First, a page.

Document Detail


Fusobacterium nucleatum induces premature and term stillbirths in pregnant mice: implication of oral bacteria in preterm birth.
MedLine Citation:
PMID:  15039352     Owner:  NLM     Status:  MEDLINE    
Abstract/OtherAbstract:
Fusobacterium nucleatum is a gram-negative anaerobe ubiquitous to the oral cavity. It is associated with periodontal disease. It is also associated with preterm birth and has been isolated from the amniotic fluid, placenta, and chorioamnionic membranes of women delivering prematurely. Periodontal disease is a newly recognized risk factor for preterm birth. This study examined the possible mechanism underlying the link between these two diseases. F. nucleatum strains isolated from amniotic fluids and placentas along with those isolated from orally related sources invaded both epithelial and endothelial cells. The invasive ability may enable F. nucleatum to colonize and infect the pregnant uterus. Transient bacteremia caused by periodontal infection may facilitate bacterial transmission from the oral cavity to the uterus. To test this hypothesis, we intravenously injected F. nucleatum into pregnant CF-1 mice. The injection resulted in premature delivery, stillbirths, and nonsustained live births. The bacterial infection was restricted inside the uterus, without spreading systemically. F. nucleatum was first detected in the blood vessels in murine placentas. Invasion of the endothelial cells lining the blood vessels was observed. The bacteria then crossed the endothelium, proliferated in surrounding tissues, and finally spread to the amniotic fluid. The pattern of infection paralleled that in humans. This study represents the first evidence that F. nucleatum may be transmitted hematogenously to the placenta and cause adverse pregnancy outcomes. The results strengthen the link between periodontal disease and preterm birth. Our study also indicates that invasion may be an important virulence mechanism for F. nucleatum to infect the placenta.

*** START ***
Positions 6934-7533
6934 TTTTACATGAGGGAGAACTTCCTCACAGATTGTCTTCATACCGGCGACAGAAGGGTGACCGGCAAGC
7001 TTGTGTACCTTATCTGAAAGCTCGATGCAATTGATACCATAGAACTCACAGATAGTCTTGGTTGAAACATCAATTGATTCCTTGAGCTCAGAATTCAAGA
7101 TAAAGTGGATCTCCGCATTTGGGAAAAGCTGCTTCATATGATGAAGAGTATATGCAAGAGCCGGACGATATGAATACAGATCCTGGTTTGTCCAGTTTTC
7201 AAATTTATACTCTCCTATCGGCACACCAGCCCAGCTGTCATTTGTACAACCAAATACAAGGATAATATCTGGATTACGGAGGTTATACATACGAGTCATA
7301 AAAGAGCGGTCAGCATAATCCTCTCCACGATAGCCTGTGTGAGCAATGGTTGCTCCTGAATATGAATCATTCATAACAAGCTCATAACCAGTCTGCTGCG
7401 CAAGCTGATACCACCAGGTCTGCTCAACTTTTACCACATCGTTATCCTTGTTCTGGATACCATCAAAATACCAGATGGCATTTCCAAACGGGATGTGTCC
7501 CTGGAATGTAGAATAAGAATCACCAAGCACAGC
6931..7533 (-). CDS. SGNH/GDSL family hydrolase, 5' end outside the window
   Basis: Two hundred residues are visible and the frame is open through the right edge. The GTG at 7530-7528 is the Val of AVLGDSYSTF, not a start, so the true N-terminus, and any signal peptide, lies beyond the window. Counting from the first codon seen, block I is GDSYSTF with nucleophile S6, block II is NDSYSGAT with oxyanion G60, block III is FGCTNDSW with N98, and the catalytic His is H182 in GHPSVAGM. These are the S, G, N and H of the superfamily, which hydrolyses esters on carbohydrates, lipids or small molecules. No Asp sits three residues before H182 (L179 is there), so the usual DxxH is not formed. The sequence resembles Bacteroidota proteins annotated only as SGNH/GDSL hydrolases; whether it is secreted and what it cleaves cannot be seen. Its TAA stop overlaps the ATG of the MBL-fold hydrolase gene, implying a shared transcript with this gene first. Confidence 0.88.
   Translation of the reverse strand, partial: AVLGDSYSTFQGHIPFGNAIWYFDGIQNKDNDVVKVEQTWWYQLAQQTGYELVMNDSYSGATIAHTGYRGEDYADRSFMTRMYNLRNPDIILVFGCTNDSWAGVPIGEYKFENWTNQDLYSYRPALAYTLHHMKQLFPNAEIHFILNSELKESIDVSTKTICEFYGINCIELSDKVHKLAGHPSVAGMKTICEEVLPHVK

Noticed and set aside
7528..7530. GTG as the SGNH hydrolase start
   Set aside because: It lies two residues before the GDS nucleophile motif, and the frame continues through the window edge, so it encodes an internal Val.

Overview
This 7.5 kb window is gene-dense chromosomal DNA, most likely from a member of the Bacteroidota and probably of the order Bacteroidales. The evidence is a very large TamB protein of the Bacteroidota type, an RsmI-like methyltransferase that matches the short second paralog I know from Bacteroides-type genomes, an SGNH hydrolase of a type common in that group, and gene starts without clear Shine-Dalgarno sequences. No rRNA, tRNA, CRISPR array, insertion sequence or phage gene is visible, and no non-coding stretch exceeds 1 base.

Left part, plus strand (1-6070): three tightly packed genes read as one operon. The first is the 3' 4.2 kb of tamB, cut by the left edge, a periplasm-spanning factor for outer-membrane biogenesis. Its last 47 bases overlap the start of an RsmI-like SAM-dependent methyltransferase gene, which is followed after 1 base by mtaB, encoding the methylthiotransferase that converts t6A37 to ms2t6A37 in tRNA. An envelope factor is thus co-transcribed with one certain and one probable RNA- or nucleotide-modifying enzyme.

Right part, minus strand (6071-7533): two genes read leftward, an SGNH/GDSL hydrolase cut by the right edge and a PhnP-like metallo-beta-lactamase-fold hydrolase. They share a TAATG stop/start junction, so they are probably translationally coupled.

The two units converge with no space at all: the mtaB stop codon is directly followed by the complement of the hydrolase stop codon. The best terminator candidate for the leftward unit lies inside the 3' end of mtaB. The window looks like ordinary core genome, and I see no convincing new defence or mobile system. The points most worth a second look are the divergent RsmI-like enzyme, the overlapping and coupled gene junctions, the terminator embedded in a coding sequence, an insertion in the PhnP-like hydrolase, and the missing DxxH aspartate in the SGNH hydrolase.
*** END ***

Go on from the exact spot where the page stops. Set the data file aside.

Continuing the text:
Authors:
Yiping W Han; Raymond W Redline; Mei Li; Lihong Yin; Gale B Hill; Thomas S McCormick
Publication Detail:
Type:  Journal Article; Research Support, Non-U.S. Gov't; Research Support, U.S. Gov't, P.H.S.    
Journal Detail:
Title:  Infection and immunity     Volume:  72     ISSN:  0019-9567     ISO Abbreviation:  Infect. Immun.     Publication Date:  2004 Apr 
Date Detail:
Created Date:  2004-03-24     Completed Date:  2004-05-07     Revised Date:  2009-11-18    
Medline Journal Info:
Nlm Unique ID:  0246127     Medline TA:  Infect Immun     Country:  United States    
Other Details:
Languages:  eng     Pagination:  2272-9     Citation Subset:  IM    
Affiliation:
Department of Periodontics, School of Dental Medicine, Case Western Reserve University, Cleveland, Ohio 44106-4905, USA. ywh2@case.edu
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MeSH Terms
Descriptor/Qualifier:
Amniotic Fluid / microbiology
Animals
Cells, Cultured
Endothelial Cells / microbiology
Epithelial Cells / microbiology
Female
Fusobacterium Infections / complications*,  microbiology
Fusobacterium nucleatum / pathogenicity*,  physiology
Humans
Immunohistochemistry
Mice
Microscopy, Electron
Obstetric Labor, Premature / microbiology*
Placenta / microbiology
Pregnancy
Pregnancy Complications, Infectious / microbiology*
Pregnancy Outcome*
Umbilical Veins
Uterus / microbiology
Grant Support
ID/Acronym/Agency:
AR 39750/AR/NIAMS NIH HHS; DE 14447/DE/NIDCR NIH HHS; DE 14924/DE/NIDCR NIH HHS
Comments/Corrections

From MEDLINE®/PubMed®, a database of the U.S. National Library of Medicine


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